Much like fire, the sun has the potential to both help and hurt. As winter turns to spring, the sun (which only seems to rotate around us) follows a higher arc in the sky, and the effect becomes more intense and will impact if and how you make ice luminaries. If you live in a community like mine where the parks board puts up outdoor skating rinks in the winter, they usually tear them down on the first day of March. Why? Because the sun is so intense that the ice masters have a hard time keep the ice in good shape for safe skating.
Sadly, the same is true for ice luminary creators. For the most part, I consider the Sun to be a foe when making ice luminaries in the spring. In early to mid-winter, anything put out at below 10°F/-12°C tends to freeze easily and fast. But later in the season, it pays to place your ice lanterns in better freezing positions - even if your temps are low. It's always important to place your water-filled containers away from heated structures and on snow, but now its more important than ever to put them where it will get shaded in the afternoon - if not full shade! It's even more important when using balloons as the rubber does not like a repeated freeze-thaw-freeze cycle and is more likely to pop before the ice has finished forming.
A large tree can offer great shade potential!
No tree? Pull out and strategically place an old yard sign!
Now let's talk about how the sun can be a friend!
To make ice lanterns last longer, I normally advise people to keep them away from the sun. But, when you have the ability to produce ice luminaries on a whim, one can cavalierly place an ice lantern in the sun where with time and patience, and a little below freezing temps, it should turn the ice to look like cut glass or ice lace. The above globe ice lantern was placed where it would absorb sunlight and look at what happened! Amazingly beautiful when viewed during the day or you can see, when a candle is placed inside at night.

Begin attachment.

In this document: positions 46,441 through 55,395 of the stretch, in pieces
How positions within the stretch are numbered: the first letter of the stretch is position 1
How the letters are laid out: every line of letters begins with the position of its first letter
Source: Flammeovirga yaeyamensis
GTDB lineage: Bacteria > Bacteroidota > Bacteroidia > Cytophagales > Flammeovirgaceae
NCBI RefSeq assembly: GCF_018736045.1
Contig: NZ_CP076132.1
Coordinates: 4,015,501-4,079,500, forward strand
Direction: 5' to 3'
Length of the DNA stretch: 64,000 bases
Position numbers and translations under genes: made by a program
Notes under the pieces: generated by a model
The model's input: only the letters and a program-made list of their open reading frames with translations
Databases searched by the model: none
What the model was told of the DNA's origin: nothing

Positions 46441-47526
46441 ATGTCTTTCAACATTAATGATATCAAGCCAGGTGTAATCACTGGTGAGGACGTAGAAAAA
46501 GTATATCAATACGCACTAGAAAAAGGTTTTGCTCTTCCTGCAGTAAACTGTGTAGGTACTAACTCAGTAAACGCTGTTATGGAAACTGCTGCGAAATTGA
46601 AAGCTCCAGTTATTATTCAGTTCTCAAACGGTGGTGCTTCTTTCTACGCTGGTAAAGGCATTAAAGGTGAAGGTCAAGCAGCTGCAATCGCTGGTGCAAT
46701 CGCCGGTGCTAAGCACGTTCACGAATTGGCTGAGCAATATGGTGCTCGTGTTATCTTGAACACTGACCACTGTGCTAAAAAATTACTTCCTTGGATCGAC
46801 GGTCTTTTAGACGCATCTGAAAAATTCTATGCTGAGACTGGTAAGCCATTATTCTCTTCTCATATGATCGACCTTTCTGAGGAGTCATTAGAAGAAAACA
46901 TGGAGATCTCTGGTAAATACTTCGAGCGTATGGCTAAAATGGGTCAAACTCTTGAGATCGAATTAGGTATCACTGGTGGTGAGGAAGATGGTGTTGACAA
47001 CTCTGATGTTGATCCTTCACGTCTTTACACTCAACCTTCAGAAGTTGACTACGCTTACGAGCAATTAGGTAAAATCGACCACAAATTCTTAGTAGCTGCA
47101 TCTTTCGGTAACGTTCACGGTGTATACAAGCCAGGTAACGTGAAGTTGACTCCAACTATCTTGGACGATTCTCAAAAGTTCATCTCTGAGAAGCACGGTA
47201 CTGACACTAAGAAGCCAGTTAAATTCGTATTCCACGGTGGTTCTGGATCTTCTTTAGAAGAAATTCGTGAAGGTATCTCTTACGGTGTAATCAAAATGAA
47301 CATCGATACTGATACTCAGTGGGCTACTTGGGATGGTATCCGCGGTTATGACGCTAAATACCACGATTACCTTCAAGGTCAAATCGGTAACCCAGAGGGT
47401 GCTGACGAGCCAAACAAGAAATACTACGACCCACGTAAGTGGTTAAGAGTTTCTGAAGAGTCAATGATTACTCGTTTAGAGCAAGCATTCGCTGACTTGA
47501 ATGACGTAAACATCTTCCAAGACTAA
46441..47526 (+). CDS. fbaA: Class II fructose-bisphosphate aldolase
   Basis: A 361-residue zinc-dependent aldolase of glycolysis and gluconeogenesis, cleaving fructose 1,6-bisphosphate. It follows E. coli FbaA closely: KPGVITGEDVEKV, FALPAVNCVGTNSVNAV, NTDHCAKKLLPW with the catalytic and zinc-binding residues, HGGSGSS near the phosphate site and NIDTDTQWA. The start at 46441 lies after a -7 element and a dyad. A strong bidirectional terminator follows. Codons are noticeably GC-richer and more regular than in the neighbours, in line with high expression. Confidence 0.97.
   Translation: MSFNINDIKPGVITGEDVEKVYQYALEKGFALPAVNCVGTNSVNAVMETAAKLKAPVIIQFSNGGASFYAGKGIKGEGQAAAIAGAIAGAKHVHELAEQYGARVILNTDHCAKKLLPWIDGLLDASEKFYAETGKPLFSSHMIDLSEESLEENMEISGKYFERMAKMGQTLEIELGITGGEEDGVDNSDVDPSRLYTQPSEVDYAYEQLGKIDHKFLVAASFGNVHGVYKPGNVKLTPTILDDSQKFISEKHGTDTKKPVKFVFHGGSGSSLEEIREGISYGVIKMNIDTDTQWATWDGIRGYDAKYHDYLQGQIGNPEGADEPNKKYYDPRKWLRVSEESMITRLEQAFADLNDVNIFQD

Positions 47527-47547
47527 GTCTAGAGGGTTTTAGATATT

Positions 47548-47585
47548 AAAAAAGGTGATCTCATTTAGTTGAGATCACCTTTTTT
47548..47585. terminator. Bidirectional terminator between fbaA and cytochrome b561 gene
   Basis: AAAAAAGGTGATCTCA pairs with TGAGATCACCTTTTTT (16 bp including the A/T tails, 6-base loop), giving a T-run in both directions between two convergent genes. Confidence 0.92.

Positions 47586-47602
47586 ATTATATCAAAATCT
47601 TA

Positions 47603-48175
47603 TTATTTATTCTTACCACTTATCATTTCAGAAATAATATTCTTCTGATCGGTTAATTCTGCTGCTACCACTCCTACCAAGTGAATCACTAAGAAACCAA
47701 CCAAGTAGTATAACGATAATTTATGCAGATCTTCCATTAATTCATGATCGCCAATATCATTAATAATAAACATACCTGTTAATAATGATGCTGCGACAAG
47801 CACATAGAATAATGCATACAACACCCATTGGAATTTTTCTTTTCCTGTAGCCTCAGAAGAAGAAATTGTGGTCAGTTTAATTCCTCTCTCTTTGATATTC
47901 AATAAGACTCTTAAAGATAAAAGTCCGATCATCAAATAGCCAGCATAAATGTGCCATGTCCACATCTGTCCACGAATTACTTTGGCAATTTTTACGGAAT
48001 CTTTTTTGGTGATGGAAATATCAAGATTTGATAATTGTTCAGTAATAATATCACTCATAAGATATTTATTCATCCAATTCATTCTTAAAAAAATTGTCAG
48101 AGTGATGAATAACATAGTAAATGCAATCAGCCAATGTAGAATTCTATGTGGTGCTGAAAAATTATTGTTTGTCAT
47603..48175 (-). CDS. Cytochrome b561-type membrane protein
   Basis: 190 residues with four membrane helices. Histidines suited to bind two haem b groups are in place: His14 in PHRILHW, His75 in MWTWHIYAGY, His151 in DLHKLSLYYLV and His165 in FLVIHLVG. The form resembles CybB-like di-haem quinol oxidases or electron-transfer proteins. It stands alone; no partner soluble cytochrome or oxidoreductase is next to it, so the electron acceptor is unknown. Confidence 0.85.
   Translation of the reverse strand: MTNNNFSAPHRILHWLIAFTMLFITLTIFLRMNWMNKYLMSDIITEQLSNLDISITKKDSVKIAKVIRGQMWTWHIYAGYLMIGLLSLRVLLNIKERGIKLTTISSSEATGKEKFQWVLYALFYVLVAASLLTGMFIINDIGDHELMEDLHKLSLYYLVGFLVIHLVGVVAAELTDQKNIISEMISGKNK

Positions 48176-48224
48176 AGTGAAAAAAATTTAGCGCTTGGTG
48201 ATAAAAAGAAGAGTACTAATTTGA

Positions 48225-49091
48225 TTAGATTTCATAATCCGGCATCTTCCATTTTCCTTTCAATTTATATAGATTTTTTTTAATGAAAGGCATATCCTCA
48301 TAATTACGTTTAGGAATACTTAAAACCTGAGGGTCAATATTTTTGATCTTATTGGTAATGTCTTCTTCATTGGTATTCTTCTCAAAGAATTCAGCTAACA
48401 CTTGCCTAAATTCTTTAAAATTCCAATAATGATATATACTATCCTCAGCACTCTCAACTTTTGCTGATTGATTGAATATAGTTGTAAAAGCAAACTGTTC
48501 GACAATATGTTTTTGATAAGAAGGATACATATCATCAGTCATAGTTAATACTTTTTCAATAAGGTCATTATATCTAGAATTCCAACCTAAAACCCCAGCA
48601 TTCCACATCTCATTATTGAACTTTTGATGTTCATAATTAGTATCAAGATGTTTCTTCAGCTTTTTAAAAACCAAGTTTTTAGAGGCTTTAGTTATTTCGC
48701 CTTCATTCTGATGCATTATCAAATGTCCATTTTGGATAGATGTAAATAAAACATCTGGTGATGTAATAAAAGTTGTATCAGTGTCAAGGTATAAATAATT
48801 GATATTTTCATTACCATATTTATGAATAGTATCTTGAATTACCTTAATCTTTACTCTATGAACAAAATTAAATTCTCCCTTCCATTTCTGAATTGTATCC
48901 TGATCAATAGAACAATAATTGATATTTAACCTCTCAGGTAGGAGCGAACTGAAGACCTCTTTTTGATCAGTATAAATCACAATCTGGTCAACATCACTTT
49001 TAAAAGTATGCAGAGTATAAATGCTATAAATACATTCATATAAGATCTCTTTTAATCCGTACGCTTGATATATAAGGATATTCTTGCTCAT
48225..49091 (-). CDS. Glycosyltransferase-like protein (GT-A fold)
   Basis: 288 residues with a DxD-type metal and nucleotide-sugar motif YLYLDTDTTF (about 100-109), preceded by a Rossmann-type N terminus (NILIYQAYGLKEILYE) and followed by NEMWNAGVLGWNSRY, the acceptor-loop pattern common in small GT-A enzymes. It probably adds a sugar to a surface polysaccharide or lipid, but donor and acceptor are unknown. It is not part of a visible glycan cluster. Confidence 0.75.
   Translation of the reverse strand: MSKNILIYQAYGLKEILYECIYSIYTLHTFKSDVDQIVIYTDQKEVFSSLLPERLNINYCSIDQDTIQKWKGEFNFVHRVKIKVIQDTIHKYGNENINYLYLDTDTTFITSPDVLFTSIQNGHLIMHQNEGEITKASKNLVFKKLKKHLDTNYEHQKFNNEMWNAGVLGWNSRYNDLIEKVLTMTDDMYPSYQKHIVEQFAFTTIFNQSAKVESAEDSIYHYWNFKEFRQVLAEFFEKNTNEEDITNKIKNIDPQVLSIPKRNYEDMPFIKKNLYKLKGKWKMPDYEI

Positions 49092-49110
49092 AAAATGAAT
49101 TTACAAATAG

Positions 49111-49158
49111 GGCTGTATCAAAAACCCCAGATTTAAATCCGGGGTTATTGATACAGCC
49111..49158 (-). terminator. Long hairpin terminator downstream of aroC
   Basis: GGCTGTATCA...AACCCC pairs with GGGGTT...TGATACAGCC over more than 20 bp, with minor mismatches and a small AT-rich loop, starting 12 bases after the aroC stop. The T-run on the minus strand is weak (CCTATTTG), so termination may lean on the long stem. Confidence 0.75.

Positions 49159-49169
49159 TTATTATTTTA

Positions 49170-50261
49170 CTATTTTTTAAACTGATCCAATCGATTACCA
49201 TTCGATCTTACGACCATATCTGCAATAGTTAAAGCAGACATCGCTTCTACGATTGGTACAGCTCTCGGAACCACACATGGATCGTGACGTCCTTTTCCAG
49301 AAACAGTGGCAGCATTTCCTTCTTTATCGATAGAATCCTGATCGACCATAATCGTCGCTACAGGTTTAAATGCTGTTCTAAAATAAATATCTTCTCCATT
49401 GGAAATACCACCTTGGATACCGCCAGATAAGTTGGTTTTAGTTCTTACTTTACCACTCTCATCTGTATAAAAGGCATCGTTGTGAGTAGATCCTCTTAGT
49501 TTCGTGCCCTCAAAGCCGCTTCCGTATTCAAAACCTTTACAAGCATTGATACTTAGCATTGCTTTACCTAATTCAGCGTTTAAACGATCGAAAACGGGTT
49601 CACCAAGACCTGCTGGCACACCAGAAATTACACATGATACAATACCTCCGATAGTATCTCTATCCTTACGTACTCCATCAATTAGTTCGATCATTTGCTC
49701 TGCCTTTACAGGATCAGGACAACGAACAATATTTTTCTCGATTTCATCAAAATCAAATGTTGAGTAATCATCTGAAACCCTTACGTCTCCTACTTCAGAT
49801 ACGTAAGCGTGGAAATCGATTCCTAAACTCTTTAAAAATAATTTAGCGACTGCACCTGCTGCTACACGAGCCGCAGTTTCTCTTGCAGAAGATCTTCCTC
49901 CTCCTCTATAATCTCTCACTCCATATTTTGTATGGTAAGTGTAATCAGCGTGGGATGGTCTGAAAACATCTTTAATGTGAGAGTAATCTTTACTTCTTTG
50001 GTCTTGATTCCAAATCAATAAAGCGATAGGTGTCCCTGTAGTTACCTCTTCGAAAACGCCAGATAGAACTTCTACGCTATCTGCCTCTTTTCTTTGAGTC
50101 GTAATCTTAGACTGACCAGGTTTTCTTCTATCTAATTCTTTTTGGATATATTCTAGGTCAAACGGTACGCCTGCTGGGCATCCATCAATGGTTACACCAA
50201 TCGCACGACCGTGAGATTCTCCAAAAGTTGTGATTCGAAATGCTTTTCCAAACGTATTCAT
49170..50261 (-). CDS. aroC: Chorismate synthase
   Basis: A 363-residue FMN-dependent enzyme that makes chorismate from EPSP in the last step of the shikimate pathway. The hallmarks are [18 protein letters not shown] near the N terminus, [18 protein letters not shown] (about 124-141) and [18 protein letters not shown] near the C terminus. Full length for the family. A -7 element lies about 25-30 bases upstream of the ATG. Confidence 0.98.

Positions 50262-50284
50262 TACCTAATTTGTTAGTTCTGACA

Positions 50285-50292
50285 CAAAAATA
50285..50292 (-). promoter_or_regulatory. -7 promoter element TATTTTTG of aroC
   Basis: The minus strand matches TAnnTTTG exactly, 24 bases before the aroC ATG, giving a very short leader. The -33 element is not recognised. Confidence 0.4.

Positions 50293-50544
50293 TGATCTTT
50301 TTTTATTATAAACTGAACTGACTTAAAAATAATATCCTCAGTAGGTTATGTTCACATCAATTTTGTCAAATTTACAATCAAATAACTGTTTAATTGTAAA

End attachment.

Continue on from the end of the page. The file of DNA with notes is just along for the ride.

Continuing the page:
It's time to have a little fun . . .
When a bucket is filled with water and placed in the sun, one side of the bucket will heat up. If a dark image is drawn or taped to the outside of a light-colored bucket and turned toward the sun, that image will be etched into the ice forming inside.
It's always best to make the image as simple as possible as it will be easier to see the finished image in the ice. Try a few different patterns and see what works best for you.
Currently in Minnesota we are having a mini heat wave, but I will put them outside anyway. It will probably take a while for these water-filled buckets to form a reasonable crust of ice. I will edit this post to add the finished ice. If you try this and have better temps than me, send me a pic of your ice and I will add them, too!
Enjoy the Glow!
-- Jennifer Shea Hedberg, The Ice Wrangler, @icewrangler
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